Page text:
Investing in your job hunt

November 30, 2009 at 12:19 pm Leave a comment

Sometimes the most lasting gift you can give is to yourself. Though that sounds selfish in this season of giving to others, during a job hunt one needs to focus on oneself more than at other times — you, in effect, are the “product” you are marketing. And while you’re obviously trying to pare expenses while unemployed, there are some investments in yourself you should consider making that could land you a good job sooner.

Experts say that just after a layoff or buyout — especially if you have a decent severance or separation package and if you have a good-sized emergency fund to get you through the next few months — you should set aside a portion for spending on job-hunting investments. These are things that can help you get organized, appear and be more confident and make sure you are maximizing your potential in your job search. They include:

*Devices to keep you more organized and be in touch with potential employers. Especially if you had a company-provided BlackBerry (or other PDA) or mobile phone, you should seriously consider investing in one on your own. If you shop carefully (rebates are available from several manufacturers now; just make sure to find out exactly what forms you need to fill out and send in!) you may be able to get a good deal on both the device and the service. It’s imperative that prospective employers be able to reach you quickly and easily for interviews and follow-up; if they can’t, they will move on to the next candidate.

*Hiring — for just an hour or two — an employment lawyer to look over your severance or separation agreement. Though in most cases companies are spending a lot of time making sure these are airtight, it’s probably worth the peace of mind you will receive by having a lawyer look over it. And in some cases, a lawyer may be able to get you a bit more money if the rules weren’t followed closely or you were treated differently than others in the layoff.  (In almost all layoff situations you are given at least several days to look over the agreement and sign it before it becomes binding.) The D.C. Bar can refer you to a lawyer; make sure to get a disclosure of all fees before signing on:
DC Bar

*Sitting down with an accountant — again, even for an hour or two — to discuss the tax implications of separation pay or a buyout, especially if you are receiving it in a lump sum. In some cases — for instance, you are taking on a fair amount of free-lance work without withholding from your paychecks — you may need to start making quarterly payments to the IRS to avoid added fees and penalties. An accountant, or financial planner if you have one, may also be able to give you some tips on deductions and other strategies you hadn’t considered.

*Hiring a career coach. I know, I know, this sounds like something we do on the “coasts” that those in the fly-over states where I grew up would giggle about as a waste of money, but if you find the right person this could be valuable. The best thing a career coach can do during a job hunt is to listen and give objective yet informed advice on such things as networking, updating your resume and other job hunting tools and where to find openings, especially if you are transitioning out of journalism. They’re also usually available for consults before and after interviews to give advice and to see how you’ve done. If you have friends or former colleagues who are acting in this capacity for you, you may not need it. But it’s often worth the investment — again, most coaches charge on an hourly basis — to have someone you can turn so all the pressure isn’t on you. Some companies provide this as an outplacement service; check to see if it’s part of your package. A group that certifies career coaches can be found at:   Certified Career Coaches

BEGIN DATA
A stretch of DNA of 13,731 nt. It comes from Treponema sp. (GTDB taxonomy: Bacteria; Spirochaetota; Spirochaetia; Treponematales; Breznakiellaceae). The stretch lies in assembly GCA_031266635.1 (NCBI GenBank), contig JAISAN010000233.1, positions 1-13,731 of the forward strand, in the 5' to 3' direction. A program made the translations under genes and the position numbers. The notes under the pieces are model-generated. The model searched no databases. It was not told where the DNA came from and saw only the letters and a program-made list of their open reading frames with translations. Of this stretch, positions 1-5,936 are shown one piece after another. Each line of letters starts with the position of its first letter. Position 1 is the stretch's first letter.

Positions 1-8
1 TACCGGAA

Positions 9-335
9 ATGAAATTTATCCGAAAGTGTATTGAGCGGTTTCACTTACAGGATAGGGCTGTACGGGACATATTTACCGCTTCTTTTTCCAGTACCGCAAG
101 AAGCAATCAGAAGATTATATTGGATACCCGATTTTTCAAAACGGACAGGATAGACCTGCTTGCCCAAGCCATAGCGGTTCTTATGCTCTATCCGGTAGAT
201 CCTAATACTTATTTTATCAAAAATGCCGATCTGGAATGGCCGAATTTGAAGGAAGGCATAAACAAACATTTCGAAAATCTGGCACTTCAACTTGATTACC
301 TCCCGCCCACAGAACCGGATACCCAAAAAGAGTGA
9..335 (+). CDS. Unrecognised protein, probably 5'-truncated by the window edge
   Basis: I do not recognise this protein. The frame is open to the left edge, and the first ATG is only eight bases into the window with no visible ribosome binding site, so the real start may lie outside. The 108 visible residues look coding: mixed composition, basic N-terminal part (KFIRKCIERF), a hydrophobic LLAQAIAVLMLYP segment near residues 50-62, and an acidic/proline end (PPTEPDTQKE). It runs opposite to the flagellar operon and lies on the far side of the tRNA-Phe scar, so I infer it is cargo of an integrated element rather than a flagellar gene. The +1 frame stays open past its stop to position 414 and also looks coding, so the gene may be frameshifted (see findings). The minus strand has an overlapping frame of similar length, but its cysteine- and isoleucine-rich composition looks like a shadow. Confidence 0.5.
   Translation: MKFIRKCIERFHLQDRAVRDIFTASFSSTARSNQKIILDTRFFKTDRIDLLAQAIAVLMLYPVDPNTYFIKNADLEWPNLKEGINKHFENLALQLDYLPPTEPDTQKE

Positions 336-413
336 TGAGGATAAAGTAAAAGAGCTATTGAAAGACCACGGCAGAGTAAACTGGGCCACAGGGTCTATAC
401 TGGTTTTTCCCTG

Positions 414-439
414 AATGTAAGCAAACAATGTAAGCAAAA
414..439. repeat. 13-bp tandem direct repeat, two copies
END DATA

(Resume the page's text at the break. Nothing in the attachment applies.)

*Getting a good haircut. This is one of the best investments you can make. (See recent post on “Looking the Part.”) It’s important that your hair not be falling in your face or otherwise distracting the hiring manager during an interview. A good haircut is nearly always worth the money you’ll spend. Also, an investment in a good business suit or two — nothing flashy, but one that flatters you — is imperative. And you may want to consider some other appearance “aids” — such as a manicure, teeth whitening, makeup application for women — not only to improve your appearance but to make you feel more confident. A local beauty Web site with some deals: Beauty in DC

*As always, some openings to pass along…

*First, an internship in D.C. for those seeking one for the winter/spring semester at the National Center on Homelessness & Poverty:

Spring Semester Development & Communications

Spring Semester Development & Communications
National Law Center on Homelessness & Poverty
Washington, DC